Company name: Other Ocean Interactive
Location: Charlottetown, PE (Canada) and Emeryville, CA
Platforms: iPhone, iPad, DSi, XBLA, PC, Browser, PSN, PS3, 360, DSiWare, Wii, WiiWare
Specialty Genres: Arcade, Action, Puzzle, Adventure, Shooter
Company size: 90 employees
With offices north of the border in Canada as well as just outside of Silicon Valley, Other Ocean is one of the premier developers for the iPhone and other gaming platforms. In our inaugural edition of Game Theory, we sit down with head of development Mike Mika who discusses Super Monkey Ball, "fanboy optimism" and why retail distribution is the "path to extinction.
How did you and your firm get into the iPhone game development business?
We had been working with Sega for quite a while, and we had ported Sonic the Hedgehog to the iPod (Pre-touch) with some great success in a previous life. When Other Ocean was formed, we worked with Sega to plan our next project just as the iPhone and the AppStore were announced. With accelerometers, and the graphics power it demonstrated – Monkey Ball was the most obvious choice to pursue. It helps that Gordon Wood, our Tech Director, is a bit of a Monkey Ball Savant. I’ll be honest with you, though, the project wasn’t easy. The team worked very closely with Apple on a really, really tight timeline. It was built almost entirely from the ground up, and if it wasn’t for our fanboy optimism and desire to do whatever was humanly possible – and inhumanly- we’d never have been able to ship it on time. Some folks lost some years on their life, but we’re very proud of the result.
In your opinion, how has the iPhone and Apple's iTunes App Store changed the gaming industry?
Until the AppStore came along, the most common perception in the games industry was that digital distribution was not even a remote possibility since the return on investment was nowhere near as high as traditional retail. Now, almost everyone agrees that retail is on the path to extinction.
It’s something iTunes had proven before games with music. The moment content is easier to obtain by another method, embrace that method. The sad thing is what is happening to the Nintendo DS right now – the piracy issue. I was in a Best Buy over the holidays and I was waiting on customer service for something. A really nice gentleman and his daughter were in line to ask a question. I was surprised to hear him ask, “Where can I find the R4 for DS?” The R4 is a pirate cartridge that has KILLED the DS market.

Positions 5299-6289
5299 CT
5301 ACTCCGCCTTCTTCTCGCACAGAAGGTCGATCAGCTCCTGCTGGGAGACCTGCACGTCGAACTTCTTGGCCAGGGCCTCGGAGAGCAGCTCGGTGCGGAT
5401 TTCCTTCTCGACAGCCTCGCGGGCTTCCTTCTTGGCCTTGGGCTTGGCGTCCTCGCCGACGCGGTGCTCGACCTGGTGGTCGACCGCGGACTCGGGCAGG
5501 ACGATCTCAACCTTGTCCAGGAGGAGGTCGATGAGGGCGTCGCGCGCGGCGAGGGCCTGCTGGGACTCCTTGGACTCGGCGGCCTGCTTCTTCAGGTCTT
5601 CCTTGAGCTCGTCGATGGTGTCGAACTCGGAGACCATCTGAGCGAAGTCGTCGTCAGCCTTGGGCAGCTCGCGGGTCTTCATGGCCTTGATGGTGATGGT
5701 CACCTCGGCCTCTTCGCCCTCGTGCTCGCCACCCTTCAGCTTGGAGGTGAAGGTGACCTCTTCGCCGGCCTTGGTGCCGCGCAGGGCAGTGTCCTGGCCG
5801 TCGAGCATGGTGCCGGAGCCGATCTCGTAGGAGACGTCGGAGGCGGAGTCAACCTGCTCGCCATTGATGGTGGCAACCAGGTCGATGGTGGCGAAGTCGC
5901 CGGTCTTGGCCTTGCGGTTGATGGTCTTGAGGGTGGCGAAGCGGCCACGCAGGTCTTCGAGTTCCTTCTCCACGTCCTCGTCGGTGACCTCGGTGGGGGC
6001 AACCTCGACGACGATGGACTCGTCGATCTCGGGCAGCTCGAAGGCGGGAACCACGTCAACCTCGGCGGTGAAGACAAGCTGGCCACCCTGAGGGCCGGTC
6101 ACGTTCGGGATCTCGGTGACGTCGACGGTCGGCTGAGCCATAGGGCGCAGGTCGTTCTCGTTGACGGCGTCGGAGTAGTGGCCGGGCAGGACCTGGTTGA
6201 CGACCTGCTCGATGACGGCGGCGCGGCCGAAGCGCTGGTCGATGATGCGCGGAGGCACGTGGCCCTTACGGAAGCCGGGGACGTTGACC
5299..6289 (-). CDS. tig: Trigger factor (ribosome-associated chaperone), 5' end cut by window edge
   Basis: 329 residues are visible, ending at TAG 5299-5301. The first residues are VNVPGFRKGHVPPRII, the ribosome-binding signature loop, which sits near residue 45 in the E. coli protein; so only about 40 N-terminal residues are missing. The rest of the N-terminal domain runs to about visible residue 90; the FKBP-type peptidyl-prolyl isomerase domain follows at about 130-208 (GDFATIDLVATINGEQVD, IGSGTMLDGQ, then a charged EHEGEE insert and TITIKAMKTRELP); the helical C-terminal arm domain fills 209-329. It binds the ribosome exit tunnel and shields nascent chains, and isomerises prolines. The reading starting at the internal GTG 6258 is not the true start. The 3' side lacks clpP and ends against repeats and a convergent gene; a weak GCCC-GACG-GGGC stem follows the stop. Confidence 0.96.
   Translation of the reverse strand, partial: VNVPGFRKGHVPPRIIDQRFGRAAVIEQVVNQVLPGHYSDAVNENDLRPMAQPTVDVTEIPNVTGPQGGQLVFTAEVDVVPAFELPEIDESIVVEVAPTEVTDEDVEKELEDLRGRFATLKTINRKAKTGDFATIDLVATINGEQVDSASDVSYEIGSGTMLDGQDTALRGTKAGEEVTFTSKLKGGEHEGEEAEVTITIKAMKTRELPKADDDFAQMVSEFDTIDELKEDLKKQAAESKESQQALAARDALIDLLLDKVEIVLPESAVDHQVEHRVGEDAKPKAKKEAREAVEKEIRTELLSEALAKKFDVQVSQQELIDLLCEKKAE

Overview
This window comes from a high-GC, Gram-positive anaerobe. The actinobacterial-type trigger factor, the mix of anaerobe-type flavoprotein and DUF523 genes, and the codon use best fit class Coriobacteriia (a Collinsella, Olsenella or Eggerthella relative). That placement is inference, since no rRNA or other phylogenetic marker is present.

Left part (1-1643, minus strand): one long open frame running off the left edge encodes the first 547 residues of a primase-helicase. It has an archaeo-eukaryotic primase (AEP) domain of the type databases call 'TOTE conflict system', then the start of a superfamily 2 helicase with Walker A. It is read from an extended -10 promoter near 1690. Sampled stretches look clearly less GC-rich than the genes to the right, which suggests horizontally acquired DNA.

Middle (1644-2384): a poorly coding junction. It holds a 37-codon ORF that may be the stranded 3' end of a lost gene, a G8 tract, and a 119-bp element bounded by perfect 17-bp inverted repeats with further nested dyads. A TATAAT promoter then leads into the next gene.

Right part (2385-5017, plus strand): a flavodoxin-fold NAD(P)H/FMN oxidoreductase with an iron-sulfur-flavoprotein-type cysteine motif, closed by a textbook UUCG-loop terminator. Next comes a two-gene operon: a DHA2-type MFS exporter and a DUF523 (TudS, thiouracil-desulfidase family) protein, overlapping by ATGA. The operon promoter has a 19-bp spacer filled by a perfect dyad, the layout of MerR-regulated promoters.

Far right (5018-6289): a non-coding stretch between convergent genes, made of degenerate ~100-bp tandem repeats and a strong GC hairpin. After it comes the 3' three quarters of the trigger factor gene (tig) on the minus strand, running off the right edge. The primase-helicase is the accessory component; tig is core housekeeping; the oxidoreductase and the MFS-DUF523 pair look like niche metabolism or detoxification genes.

They didn’t even know that the device was illegal.
Even more, the customer service agent explained that they didn’t carry the cartridge but they should order it on-line. I actually had to interject and explain that the cartridge was illegal and the father was surprised. He thought it was just the device you buy to enable downloading games. That right there is a wake-up call to me.
If you don’t follow the usage pattern of your customer, you’re going to lose to someone else. If it’s easier for a gamer to pirate your game than to go to a store to get it, you need to change your thinking. For a time, it was far easier to download an MP3 than to buy a CD in a store. iTunes came along and changed all that. It not only created a legal method of distribution, but a BETTER method. The next evolution will be to protect digital distribution from even easier deployment methods. We’re seeing that now with Jailbroken phones and the ability to essentially “drag and drop” games from websites. It’s easier for people to jailbreak and manage their content than use iTunes. The cycle continues…